"It was the best of times, it was the worst of times, it was the age of wisdom, it was the age of foolishness, it was the epoch of belief, it was the epoch of incredulity, it was the season of Light, it was the season of Darkness, it was the spring of hope, it was the winter of despair, we had everything before us, we had nothing before us, we were are going direct to Heaven, we were all going direct the other way - in short, the period was so like the present period, that some it its noisiest authorities insisted on its being received, for good or for evil, in the superlative degree of comparison only."

So opens, A Tale of Two Cities by Charles Dickens. It is a historical novel written in 1859 but set in the years prior and during the French revolution. The two cities of the title are London and Paris, and as the paragraph above indicates the contrast between the lives of citizens of these two cities are the driving force of the novel.

The opening scene tells of a dramatic coach journey to Dover, and the rescue of Dr Manette from his imprisonment in the famous Paris jail the Bastille, whereupon he is reunited with his exiled daughter Lucie. The pair return to London where the doctor completes his rehabilitation.

At the centre of the novel are two men linked both by their love of Lucie Manette and their similar looks which could provide the reasonable doubt needed in a court of law. They are Charles Darnay, an exiled Frenchman trying to escape from the madness of his homeland, and Sydney Carton a cynic with one eye on a bottle and a bellyful of self-loathing. The action moves from London to Paris and back as the oppressed Parisians simmer towards their boiling point, with Charles Darnay and Lucie Manette becoming first engaged and then married. Then revolution breaks out in France, with consequences for all our participants.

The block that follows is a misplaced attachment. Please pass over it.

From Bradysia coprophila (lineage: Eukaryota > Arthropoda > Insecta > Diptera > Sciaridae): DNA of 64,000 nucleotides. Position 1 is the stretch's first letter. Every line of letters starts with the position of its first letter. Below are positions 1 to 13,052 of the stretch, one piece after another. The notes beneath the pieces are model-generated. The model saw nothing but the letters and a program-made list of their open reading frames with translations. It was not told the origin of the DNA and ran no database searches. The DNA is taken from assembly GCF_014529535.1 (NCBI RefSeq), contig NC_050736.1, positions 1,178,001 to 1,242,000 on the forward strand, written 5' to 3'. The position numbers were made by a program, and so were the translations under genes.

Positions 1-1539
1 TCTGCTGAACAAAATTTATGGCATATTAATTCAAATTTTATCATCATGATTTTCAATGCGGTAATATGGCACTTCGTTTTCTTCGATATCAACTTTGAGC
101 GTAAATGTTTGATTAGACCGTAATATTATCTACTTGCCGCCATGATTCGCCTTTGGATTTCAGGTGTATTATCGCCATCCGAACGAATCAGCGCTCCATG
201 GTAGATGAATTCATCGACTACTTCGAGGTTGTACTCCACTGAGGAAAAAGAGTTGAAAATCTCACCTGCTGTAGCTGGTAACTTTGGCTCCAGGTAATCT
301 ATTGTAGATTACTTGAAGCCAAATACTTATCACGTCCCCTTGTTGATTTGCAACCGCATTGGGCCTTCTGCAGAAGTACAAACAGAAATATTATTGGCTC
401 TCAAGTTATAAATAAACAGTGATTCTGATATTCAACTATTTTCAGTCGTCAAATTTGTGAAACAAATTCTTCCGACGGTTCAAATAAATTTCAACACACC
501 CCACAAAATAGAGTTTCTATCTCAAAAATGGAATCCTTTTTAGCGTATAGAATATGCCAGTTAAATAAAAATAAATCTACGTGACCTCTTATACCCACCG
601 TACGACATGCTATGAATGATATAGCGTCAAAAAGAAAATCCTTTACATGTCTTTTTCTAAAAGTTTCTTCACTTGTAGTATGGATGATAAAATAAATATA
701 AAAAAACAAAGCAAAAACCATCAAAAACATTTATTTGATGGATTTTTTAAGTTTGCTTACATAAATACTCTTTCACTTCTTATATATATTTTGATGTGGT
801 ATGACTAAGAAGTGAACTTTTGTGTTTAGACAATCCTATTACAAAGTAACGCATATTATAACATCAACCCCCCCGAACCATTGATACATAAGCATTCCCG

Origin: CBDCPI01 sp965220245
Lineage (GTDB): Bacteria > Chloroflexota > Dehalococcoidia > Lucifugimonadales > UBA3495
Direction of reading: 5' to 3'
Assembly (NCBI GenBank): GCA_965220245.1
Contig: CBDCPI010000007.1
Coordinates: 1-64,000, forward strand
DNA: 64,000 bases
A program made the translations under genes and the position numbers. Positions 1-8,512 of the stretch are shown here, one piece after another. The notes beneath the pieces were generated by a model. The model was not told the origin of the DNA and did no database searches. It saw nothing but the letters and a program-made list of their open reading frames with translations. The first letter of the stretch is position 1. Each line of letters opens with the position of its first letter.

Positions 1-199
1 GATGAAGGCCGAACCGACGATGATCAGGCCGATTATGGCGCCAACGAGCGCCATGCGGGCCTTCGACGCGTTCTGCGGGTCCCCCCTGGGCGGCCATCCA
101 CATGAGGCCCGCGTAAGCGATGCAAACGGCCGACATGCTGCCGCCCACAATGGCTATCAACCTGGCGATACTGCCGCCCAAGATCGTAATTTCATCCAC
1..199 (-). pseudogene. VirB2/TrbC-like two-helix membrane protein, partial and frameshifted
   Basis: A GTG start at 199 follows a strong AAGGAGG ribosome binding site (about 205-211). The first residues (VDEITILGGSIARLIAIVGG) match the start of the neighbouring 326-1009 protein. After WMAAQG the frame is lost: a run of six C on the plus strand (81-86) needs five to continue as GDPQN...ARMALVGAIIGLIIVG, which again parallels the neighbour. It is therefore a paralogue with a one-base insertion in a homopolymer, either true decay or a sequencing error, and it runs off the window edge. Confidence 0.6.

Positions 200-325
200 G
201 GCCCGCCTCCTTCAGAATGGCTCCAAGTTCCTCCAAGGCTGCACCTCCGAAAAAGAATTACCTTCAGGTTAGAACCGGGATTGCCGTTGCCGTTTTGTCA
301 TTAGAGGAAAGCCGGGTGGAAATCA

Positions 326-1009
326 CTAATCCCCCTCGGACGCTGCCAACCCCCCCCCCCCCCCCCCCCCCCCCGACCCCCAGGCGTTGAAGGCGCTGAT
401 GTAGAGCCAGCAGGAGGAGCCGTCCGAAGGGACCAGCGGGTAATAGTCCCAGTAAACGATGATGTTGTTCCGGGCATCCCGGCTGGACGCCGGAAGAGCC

One by one they are all drawn towards Paris and the looming spectre of the Guillotine, symbolised by the knitting needles of Madame Defarge. The horrific, unsettling Madame has becoma a leading figure of the revolution for Liberty, Equality, Fraternity or Death. Charles Darnay is incarcerated and put up for trial, and his friends desperately search for a path to his release. Suspence gathers up to the climax which offers an act of self sacrifice motivated by unrequited love which will retain its impact for generations of readers. The ending lines of the novel are as famous as the opening -

"It is a far, far better thing that I do, than I have ever done; it is a far, far, better rest that I go to than I have ever known."

The 1935 film is also highly recommended if you ever have the opportunity. They don't make them like that anymore.

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